Knitty®: little purls of wisdom
spacer
sponsor
Knitpicks

Find exactly what you're looking for

spacer

The answer to your question about Knitty is probably here!

spacer

Take home something Knitty today

spacer

Advertise with Knitty

spacer

Get your cool stuff reviewed in Knitty

spacer

Full information about how to get published in Knitty

spacer

Read exactly what FREE PATTERNS really means...respect our designers and authors rights [and thank you]

spacer

Read exactly what FREE PATTERNS really means...respect our designers and authors rights [and thank you]

sidebarwhiterule

Knitty is produced in a pro-rabbit environment

spacer

© Knitty 2002-2008. All rights reserved. Unauthorized reproduction prohibited. This means you.spacer
 

Blank
featuredarticles<click for more! Print With Images Print Without Images
upperLeft upperRight
lowerLeft lowerRight
Pink Needles
ul
ml
Spinning Loft
ur
b
Title
asdf
spacer model: Elizabeth Freeman spacer photos: Sylvia Hilsinger, Janice Freeman, Elizabeth Freeman

Tangy

In the Mohave desert, the aeolian erosion from millennia of wind driven sand has carved a landscape of curving organic sculpture from desert rock that is home to cactus, yucca, and the twisting forms of Joshua Trees. The curves of the rock, the repetitive geometries of the yucca stalks and agave leaves, and the brief but extravagant blossoms of the desert after a rain are all echoed in this lace.

The desert embraces both slow, subtle beauty and over-the-top extravagance. Blazing heat and drifting snow.

In this design, I combine the slow patience of lace knitting, and the profligate abandon of the desert after a storm. Nupps and beads? Why not!

 

SIZE

Shoulderette[Shawl]

 
FINISHED MEASUREMENTS

Handspun Flame Shoulderette
Length at center back: 27 inches
Width: 64 inches

Purple Shoulderette
Length at center back: 23 inches
Width: 48 inches

Silver Cream Shawl
Length at center back: 38 inches
Width: 90 inches

 
MATERIALS

Handspun Flame Shoulderette
spacer Handspun Blue Faced Leicester [100% Blue Faced Leicester; approximately 500yd/457m and 2oz/57g skein, 35wpi]; color: yellow food coloring, Mexican Kool-Aid in Jamaica (Hibiscus) and Tamarindo

Recommended needle size:
spacer 1 US 5/3.75mm circular needle, 24 inches or longer
[always use a needle size that gives you the gauge listed below -- every knitter's gauge is unique]

Pink Needles

Purple Shoulderette
spacer Misti Alpaca Lace [100% Baby Alpaca; 437yd/400m per 50g skein]; color: Merlot; 1 skein
Note: The shoulderette shown required approx. 430yd/395m. Buy a second skein to be safe.

Recommended needle size
spacer 1 US 4/3.5mm circular needle, 24 inches or longer
[always use a needle size that gives you the gauge listed below -- every knitter's gauge is unique]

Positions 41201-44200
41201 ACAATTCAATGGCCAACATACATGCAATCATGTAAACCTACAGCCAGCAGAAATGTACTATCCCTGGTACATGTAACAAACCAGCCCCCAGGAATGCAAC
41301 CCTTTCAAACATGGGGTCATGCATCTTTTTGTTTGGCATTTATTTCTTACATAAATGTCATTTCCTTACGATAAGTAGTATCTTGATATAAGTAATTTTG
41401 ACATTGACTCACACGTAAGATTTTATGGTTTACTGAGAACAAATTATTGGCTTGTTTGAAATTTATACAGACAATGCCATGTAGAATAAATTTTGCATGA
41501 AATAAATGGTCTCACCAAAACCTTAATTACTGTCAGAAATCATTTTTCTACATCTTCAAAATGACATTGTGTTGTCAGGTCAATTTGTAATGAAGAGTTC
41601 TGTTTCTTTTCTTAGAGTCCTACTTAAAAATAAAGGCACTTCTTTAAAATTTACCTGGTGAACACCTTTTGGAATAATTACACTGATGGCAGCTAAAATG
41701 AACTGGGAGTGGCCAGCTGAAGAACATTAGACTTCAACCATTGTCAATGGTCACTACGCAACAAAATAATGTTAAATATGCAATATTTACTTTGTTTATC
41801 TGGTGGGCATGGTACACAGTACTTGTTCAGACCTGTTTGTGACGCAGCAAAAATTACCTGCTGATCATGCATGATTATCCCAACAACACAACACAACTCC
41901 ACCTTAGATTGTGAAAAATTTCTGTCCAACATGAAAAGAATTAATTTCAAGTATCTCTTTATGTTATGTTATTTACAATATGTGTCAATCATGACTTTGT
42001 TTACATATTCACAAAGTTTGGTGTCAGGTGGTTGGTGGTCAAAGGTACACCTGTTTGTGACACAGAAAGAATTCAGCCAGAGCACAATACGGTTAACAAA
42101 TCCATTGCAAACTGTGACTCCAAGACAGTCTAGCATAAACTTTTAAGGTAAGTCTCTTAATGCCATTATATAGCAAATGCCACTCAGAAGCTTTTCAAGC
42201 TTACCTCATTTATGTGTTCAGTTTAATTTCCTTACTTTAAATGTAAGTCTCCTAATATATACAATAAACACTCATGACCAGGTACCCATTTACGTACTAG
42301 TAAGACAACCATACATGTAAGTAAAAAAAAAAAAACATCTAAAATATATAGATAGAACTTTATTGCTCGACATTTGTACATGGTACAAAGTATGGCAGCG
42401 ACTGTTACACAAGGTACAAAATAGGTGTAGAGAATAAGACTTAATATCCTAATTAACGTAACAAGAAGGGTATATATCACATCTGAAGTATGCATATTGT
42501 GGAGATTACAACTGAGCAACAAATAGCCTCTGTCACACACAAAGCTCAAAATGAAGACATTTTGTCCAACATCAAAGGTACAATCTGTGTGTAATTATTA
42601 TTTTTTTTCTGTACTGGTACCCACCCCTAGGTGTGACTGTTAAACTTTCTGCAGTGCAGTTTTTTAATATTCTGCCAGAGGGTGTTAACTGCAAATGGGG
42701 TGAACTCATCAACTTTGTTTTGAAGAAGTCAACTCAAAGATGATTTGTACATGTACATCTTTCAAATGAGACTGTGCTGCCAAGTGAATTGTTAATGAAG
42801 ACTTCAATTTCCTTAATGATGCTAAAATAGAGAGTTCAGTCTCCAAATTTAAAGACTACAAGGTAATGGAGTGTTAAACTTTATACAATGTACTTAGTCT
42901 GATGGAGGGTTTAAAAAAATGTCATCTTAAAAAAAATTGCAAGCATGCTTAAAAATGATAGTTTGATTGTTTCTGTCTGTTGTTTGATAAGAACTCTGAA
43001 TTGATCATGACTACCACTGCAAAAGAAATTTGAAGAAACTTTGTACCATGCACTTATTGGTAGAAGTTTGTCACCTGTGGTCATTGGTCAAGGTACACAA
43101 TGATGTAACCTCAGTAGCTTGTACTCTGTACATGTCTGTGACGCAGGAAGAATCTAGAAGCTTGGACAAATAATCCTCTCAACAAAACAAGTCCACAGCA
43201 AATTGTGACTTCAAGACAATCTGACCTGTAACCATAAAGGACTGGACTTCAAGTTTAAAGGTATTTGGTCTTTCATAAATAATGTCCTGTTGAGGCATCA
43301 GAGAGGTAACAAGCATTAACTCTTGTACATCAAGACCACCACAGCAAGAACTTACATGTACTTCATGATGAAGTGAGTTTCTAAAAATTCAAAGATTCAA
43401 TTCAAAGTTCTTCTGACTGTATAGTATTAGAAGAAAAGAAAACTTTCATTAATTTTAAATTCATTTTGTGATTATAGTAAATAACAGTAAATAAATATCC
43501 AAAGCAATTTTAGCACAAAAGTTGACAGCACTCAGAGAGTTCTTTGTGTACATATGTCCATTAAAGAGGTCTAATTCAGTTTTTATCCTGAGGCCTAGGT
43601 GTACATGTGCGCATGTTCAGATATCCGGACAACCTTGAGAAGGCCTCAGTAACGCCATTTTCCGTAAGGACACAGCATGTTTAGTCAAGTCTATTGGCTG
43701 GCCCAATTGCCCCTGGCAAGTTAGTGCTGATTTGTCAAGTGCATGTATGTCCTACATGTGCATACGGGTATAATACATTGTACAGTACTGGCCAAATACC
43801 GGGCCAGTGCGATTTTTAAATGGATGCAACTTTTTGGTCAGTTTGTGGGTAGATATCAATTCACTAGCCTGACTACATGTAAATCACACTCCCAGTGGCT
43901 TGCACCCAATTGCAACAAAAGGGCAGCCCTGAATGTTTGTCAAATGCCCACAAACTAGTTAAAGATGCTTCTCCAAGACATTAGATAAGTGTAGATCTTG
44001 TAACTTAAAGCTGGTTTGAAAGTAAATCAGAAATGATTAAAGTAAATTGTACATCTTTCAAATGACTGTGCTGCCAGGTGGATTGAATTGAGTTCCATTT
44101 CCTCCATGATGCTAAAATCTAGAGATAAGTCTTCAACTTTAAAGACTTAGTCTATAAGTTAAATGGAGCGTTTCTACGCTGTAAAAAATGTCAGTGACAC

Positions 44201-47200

Pink Needles

Silver Cream Shawl
spacer Habu XS-45 20/3 bamboo [100% bamboo; 574yd/513m per 48g skein]; color: 2; 2 skeins
Note: Shawl required approx. 1100yd/1000m.

Recommended needle size:
spacer 1 US 2/3.0mm circular needle, 32 inches or longer

Pink Needles

For all versions:

spacer Approx. 850[2250] beads, size 8
spacer Crochet hook in size close to needle size (used for provisional cast on only)
spacer Steel crochet hook small enough to fit through holes of beads (I used size 14 / 0.75mm)
spacer Waste yarn
spacer Stitch markers
spacer Smooth string or yarn, or blocking wires
spacer Rust-proof pins

 
GAUGE
swatch chartGauge is measured over Swatch Chart (based on Yucca pattern). Correct gauge is not essential for this project unless you are working with a limited quantity of yarn (ie. if you are working the Shoulderette as written using only 1 skein of the yarn listed). However, if you do wish to swatch and measure your gauge before beginning, use the Swatch Chart provided at right. Block swatch, allow to dry, unpin and allow to relax before measuring gauge.

Handspun Flame Shoulderette: 15 sts/27 rows = 4 inches on US #5/3.75mm needles

Purple Shoulderette:
18 sts/32 rows = 4 inches on US #4/3.5mm needles

Silver Cream Shawl: 18 sts/30 rows = 4 inches on US #2/3.0mm needles
 
PATTERN NOTES
[Knitty's list of standard abbreviations and techniques can be found here.]
This pattern is modular. If you wish to change the size, you can do so by varying the number of repeats of the Yucca chart and Agave chart. Keep the following things in mind:
  • The Yucca chart must be worked an even number of times (ie. twice, six times) before working the Transition chart.
  • The Agave chart may be worked any number of times before working the Final Agave chart.
  • The Edging section requires a surprising quantity of yarn. For the silver cream shawl, the edging and bind-off required 45% of the yarn. For the smaller shoulderette, the edging required 65% of the yarn!

If you are using stitch markers between each pattern repeat to keep track of the lace pattern, note that there will be points in some charts where decreases within the pattern will necessitate moving the markers.

Estonian Stitches
This shawl was inspired by three stitch patterns from Pitsilised Koekirjad, an Estonian stitch dictionary. This book does not give names for individual stitch patterns. Here I refer to them by desert plants they resemble. I modified the original stitch designs so that the repeat lengths match and the patterns flow from one stitch to the next. For an excellent description of Estonian lace stitches, see this site.
For more examples of the beautiful stitches originating in Estonia, take a look at the Estonian Lace Study. For a history of Estonian lace knitting, as well as beautiful Estonian shawls, both traditional and contemporary, see Knitted Lace of Estonia: Techniques, Patterns, and Traditions, by Nancy Bush.

Crochet Cast-On
Using waste yarn, work a crochet chain several sts longer than the number of sts to be cast on. Starting 1 or 2 sts in from end of chain and using working yarn, pick up and k 1 st in the back loop of each ch until the required number of sts have been picked up. Later, the chain will be unraveled and the resulting live sts picked up.